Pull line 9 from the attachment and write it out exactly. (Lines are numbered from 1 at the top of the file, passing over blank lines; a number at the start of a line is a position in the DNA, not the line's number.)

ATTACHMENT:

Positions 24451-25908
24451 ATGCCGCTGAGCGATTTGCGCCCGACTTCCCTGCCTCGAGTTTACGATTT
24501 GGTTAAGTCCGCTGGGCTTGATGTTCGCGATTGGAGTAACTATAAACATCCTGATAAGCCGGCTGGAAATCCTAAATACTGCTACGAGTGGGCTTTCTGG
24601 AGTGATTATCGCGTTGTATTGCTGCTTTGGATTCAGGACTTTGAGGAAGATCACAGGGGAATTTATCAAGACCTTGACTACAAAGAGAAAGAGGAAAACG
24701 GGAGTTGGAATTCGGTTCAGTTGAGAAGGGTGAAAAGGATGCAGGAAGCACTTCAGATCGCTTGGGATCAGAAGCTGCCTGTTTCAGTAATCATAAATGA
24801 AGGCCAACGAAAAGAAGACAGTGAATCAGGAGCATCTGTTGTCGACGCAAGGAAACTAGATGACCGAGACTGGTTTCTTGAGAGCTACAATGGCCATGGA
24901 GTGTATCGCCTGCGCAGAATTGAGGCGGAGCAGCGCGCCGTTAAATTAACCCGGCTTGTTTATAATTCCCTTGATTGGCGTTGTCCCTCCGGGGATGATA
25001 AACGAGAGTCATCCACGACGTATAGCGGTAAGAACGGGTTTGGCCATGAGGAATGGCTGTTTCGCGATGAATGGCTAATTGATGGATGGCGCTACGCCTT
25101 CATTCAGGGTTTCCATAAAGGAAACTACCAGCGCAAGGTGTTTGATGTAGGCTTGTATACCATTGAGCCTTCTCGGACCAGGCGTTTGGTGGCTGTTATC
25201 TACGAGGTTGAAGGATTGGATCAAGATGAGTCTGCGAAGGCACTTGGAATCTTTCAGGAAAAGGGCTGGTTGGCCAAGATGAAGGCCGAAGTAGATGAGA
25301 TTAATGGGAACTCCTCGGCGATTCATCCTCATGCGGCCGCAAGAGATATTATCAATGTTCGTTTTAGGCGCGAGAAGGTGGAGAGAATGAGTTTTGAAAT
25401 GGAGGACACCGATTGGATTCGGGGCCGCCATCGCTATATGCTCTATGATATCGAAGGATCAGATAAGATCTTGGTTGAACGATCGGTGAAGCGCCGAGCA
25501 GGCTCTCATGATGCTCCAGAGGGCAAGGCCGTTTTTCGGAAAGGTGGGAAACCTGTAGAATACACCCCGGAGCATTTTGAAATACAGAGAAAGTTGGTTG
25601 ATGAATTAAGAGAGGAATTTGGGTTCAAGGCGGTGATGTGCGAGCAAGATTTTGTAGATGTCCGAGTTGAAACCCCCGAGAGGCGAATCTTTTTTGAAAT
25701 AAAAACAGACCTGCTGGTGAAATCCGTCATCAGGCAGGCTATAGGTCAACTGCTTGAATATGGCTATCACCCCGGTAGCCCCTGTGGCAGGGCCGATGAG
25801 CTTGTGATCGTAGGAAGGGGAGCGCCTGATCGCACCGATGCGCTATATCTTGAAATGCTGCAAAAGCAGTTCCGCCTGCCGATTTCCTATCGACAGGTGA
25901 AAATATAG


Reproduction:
25101 CATTCAGGGTTTCCATAAAGGAAACTACCAGCGCAAGGTGTTTGATGTAGGCTTGTATACCATTGAGCCTTCTCGGACCAGGCGTTTGGTGGCTGTTATC